Ministry bungle leaves unemployed unpaid
Delays blamed on complications with administrative process
Around 200,000 of the more than five million people who are currently out of work in Spain have been left without the June payment of a 400-euro state subsidy, due to what the government has called "an accounting problem."
Those who form part of the so-called Plan Prepara are yet to receive the funds, which should have been paid at the end of July. Participants in Plan Prepara are among the neediest in terms of state support, given that to qualify for the scheme they must have already exhausted their regular unemployment benefit, and have annual income of less than 75 percent of the minimum wage (7,696 euros). In exchange, recipients join a program aimed at getting them into the job market.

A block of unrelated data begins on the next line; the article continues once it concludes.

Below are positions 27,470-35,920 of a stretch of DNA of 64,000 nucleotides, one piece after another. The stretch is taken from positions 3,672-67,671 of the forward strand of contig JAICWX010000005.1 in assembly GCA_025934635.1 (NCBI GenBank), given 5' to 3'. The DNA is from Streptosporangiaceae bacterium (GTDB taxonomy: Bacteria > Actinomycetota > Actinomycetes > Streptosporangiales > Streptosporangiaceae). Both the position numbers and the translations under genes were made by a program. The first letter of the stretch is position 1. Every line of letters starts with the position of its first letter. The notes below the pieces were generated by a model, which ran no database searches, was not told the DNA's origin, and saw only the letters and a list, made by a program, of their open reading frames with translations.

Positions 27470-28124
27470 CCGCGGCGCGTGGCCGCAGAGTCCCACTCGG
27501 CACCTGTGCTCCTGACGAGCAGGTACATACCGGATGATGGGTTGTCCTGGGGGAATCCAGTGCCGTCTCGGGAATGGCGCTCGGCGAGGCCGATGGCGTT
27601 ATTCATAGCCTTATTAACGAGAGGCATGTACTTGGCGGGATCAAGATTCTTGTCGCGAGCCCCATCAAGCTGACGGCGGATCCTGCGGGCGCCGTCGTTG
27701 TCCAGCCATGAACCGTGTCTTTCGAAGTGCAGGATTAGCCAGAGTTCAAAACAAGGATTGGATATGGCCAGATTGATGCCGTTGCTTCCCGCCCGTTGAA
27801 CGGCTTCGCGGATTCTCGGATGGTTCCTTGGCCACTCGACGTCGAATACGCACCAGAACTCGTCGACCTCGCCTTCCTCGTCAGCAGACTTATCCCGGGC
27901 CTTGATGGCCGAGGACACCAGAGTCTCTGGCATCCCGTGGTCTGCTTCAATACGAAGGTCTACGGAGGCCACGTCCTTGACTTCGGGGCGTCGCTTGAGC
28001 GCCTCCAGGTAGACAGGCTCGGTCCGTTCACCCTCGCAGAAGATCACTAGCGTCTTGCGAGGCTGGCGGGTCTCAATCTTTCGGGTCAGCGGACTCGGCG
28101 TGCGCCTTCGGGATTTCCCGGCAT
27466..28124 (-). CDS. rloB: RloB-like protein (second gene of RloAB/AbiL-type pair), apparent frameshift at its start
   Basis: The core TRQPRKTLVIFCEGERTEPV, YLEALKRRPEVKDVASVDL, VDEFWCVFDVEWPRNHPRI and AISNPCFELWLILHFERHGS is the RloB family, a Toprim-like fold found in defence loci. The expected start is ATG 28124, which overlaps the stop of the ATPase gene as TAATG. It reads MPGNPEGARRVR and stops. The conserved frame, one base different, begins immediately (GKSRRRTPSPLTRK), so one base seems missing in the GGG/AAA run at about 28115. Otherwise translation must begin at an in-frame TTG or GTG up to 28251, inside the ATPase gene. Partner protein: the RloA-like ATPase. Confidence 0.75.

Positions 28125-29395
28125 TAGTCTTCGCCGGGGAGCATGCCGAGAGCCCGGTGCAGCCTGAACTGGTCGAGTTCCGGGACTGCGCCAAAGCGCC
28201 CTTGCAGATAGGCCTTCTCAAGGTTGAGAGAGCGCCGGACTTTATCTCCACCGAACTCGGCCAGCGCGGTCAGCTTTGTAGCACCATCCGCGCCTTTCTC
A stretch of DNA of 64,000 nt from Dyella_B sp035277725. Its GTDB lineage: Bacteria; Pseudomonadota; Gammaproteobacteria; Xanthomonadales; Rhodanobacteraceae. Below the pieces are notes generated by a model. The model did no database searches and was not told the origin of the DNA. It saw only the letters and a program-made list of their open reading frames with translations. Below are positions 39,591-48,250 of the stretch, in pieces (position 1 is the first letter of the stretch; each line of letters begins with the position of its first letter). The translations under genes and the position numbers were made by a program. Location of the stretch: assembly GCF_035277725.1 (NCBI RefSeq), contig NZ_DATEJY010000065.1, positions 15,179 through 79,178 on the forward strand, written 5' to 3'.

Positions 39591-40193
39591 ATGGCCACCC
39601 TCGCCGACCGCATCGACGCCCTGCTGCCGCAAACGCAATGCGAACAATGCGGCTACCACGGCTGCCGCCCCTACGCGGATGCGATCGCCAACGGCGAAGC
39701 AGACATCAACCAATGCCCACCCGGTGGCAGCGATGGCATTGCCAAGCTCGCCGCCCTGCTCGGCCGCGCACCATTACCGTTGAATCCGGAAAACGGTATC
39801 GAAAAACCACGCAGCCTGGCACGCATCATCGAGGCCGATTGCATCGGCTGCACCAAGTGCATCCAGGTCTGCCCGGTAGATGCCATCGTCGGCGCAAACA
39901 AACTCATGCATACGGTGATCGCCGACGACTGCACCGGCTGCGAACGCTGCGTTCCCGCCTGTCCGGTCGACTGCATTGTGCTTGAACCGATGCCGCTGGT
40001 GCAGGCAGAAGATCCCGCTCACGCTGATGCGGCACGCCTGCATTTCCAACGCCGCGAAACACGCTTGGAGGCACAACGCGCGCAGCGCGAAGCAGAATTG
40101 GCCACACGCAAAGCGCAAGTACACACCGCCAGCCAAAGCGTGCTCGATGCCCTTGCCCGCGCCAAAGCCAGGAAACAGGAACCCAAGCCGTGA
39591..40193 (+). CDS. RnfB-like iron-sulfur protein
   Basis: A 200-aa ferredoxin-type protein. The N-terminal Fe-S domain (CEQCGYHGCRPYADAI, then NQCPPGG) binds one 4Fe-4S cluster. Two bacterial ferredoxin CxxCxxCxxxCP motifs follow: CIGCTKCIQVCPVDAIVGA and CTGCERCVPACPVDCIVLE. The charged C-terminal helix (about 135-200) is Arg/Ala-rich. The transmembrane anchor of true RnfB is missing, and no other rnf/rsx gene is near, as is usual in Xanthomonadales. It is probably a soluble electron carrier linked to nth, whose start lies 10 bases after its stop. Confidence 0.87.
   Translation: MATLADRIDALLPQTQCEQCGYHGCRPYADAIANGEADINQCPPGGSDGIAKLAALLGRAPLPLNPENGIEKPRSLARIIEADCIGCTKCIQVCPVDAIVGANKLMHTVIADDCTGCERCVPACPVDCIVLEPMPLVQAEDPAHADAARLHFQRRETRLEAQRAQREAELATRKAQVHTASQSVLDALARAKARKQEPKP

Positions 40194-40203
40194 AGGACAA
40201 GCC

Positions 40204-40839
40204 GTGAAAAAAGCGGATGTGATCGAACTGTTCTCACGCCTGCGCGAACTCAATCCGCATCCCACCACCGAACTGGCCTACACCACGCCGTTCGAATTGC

According to the Employment Ministry, the problem has arisen given that the new budget for 2012, which was approved on June 29, has now come into force. Such changes to the budget, the ministry said, cause delays to the administrative processing of payments such as Plan Prepara.
But the problem "is already on its way to being solved, and credit has been freed up to make the payments," the ministry claimed.
The 400-euro benefit scheme was approved by the former Socialist administration of José Luis Rodríguez Zapatero to deal with the growing problem of unemployment in Spain.
After winning the elections in late 2011, the Popular Party government of Mariano Rajoy extended the plan until August 15 of this year, after which it will be reviewed. Spain's biggest labor unions, UGT and CCOO, have joined forces with the opposition Socialists to demand that the government extends the plan for another six months.